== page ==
News Corp profit surges on gains in real estate, book publishing, news media

News Corp said quarterly profit rose nearly sixfold, driven by strong growth at its digital real-estate and book-publishing businesses as well as at Wall Street Journal parent Dow Jones & Co.

The New York-based media company, whose holdings include the Journal, HarperCollins Publishers and news organizations in the U.K. and Australia, reported a profit of $196 million, or 33 cents a share, for the quarter ended Sept. 30, compared with a profit of $34 million, or 6 cents a share, a year earlier.

Revenue rose by 18% to $2.5 billion.


On a call to discuss the company’s results, Chief Executive Robert Thomson touted content licensing payments from tech giants including Google parent Alphabet Inc. and Meta Platforms Inc.—as Facebook recently rebranded itself—which he said would “contribute annual revenues in the nine figures.”

The fastest growth came from the company’s real-estate services division, which posted a 47% rise in revenue to $426 million and 16% increase in segment earnings to $138 million. The division includes a majority stake in REA Group Ltd. , a publicly traded digital real-estate company based in Australia, and an 80% stake in Move Inc., an online real-estate business based in Santa Clara, Calif., that primarily operates the website

News Corp’s news-media businesses saw advertising revenue improve, as the easing of the pandemic led marketers to increase their spending.


Dow Jones, the publisher of the Journal, Barron’s and MarketWatch, reported a 15% rise in revenue to $444 million and a 32% increase in segment earnings to $95 million. The growth was primarily due to improved circulation and subscription revenue, higher advertising revenue and a $20 million contribution from the recent acquisition of Investor’s Business Daily, a financial news and research publication.

News Corp calculates segment earnings as revenue less operating and administrative expenses. Segment earnings exclude expenses such as interest, taxes, depreciation, amortization, impairment and restructuring charges, and other items.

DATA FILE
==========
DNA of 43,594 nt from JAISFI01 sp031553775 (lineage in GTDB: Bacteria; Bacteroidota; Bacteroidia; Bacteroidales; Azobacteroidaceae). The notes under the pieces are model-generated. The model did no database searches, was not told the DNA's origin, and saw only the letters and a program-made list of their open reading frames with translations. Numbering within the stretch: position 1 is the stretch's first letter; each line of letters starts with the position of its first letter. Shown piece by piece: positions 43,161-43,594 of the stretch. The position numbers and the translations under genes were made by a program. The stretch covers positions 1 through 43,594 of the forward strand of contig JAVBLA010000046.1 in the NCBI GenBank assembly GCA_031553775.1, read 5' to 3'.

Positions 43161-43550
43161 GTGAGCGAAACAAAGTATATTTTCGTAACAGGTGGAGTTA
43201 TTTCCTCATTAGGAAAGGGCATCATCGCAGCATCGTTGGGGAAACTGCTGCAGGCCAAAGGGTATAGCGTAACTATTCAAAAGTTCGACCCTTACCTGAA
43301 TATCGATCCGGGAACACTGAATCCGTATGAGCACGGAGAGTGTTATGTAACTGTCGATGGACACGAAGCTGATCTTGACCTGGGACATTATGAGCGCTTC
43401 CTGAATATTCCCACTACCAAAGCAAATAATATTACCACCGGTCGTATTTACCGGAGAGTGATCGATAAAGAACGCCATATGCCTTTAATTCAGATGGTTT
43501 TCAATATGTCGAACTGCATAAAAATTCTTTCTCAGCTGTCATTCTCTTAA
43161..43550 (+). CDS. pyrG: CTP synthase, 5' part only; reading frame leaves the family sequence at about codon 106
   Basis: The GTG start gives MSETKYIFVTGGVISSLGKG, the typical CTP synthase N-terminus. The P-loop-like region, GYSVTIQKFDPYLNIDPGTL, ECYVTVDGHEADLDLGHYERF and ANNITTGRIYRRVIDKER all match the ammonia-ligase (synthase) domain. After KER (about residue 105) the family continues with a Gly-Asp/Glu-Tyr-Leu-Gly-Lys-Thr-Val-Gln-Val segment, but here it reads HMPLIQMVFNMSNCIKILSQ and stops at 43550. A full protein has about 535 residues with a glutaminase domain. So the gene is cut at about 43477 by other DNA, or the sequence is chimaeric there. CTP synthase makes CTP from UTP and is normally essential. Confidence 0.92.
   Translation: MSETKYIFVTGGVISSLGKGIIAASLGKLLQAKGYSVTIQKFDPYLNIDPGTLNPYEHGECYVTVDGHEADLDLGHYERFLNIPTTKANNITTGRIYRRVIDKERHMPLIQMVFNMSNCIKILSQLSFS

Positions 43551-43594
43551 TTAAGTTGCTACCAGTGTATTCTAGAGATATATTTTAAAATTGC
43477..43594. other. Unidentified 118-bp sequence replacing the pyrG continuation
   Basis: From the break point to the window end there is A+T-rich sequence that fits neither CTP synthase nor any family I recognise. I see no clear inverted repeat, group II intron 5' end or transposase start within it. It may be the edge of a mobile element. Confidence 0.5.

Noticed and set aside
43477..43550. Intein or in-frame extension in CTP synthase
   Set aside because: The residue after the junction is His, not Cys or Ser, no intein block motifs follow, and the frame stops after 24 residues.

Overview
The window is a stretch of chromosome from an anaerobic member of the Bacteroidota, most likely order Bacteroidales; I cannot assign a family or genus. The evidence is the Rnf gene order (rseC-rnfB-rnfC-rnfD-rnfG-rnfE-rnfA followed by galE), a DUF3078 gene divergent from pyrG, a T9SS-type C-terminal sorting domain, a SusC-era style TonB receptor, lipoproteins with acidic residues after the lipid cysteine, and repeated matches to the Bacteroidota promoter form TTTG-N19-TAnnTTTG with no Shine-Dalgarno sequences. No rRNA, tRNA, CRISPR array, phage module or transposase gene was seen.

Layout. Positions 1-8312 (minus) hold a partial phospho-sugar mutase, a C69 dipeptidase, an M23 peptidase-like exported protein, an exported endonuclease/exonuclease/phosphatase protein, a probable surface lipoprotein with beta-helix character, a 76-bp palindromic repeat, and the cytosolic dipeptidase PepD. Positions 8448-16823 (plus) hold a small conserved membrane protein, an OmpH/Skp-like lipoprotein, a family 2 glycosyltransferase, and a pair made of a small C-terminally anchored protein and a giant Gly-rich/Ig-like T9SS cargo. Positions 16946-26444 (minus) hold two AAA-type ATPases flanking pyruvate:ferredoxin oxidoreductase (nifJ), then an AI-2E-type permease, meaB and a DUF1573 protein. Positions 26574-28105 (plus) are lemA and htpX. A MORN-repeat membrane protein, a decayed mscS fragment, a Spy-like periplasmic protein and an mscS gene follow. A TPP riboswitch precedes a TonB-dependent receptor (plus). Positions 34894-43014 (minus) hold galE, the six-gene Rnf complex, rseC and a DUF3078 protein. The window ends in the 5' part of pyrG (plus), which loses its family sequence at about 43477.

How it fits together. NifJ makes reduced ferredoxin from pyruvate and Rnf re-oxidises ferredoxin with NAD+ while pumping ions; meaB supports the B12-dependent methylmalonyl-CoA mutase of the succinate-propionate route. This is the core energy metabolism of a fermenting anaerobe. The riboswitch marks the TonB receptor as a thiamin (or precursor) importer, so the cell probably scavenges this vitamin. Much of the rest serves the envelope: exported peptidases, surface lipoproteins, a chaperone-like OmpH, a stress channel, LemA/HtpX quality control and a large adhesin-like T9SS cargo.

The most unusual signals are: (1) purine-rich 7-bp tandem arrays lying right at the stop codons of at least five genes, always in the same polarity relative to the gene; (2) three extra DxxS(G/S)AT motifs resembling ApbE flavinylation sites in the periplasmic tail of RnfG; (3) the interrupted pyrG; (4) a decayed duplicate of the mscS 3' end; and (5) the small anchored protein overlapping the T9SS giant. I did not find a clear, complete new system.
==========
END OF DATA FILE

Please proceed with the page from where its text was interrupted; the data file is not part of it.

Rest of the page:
The Journal averaged more than 2.8 million digital-only subscribers in the quarter, up roughly 4% from over 2.7 million in the June quarter. Including the print edition, the Journal averaged 3.5 million subscribers for the period. Across the entire unit, Dow Jones reached an average 4.6 million subscribers in the quarter when including readers of Barron’s, MarketWatch, Financial News and Investor’s Business Daily.


News Corp’s news-media segment, which includes the Sun, the New York Post and the Times in the U.K., reported an 18% increase in revenue to $576 million, benefiting from higher revenue from digital subscribers and a rebound in the advertising market. The unit swung to a segment profit of $34 million, compared with a loss of $22 million a year earlier.

A busy news period has contributed to a digital subscription bonanza across the media sector. The New York Times on Wednesday said it notched one of its best quarters for digital subscription on record, adding 455,000 new online subscribers, 320,000 of which were for its core news offering and 135,000 were for lower-cost products such as Wirecutter, its product-review site.

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News Corp’s Dow Jones unit has moved to grow its subscription products aimed at professionals and investors. Beyond its recent acquisition of Investor’s Business Daily, Dow Jones in August said that it had agreed to buy OPIS, an information services company focused on the energy and commodity industries.

In his remarks at an investor conference in September, Mr. Thomson said that analysts expect professional services to become a $24.5 billion market by 2026.

“It’s a large and growing market and Dow Jones will play an ever increasing role in that large and growing market,” Mr. Thomson said.

News Corp’s book publishing division, which includes HarperCollins Publishers, grew revenue by 19% to $546 million. The revenue increase stemmed partly from the acquisition of Houghton Mifflin Harcourt’s books and media properties, a $349 million deal announced in March. Segment earnings rose 20% to $85 million.


News Corp said its video-subscription unit, home to the company’s majority interest in the Foxtel pay-TV service in Australia, posted a 46% increase in segment earnings due in part to lower costs. Revenue in the unit rose 2.8% to $510 million.

Write to Benjamin Mullin at [email protected]

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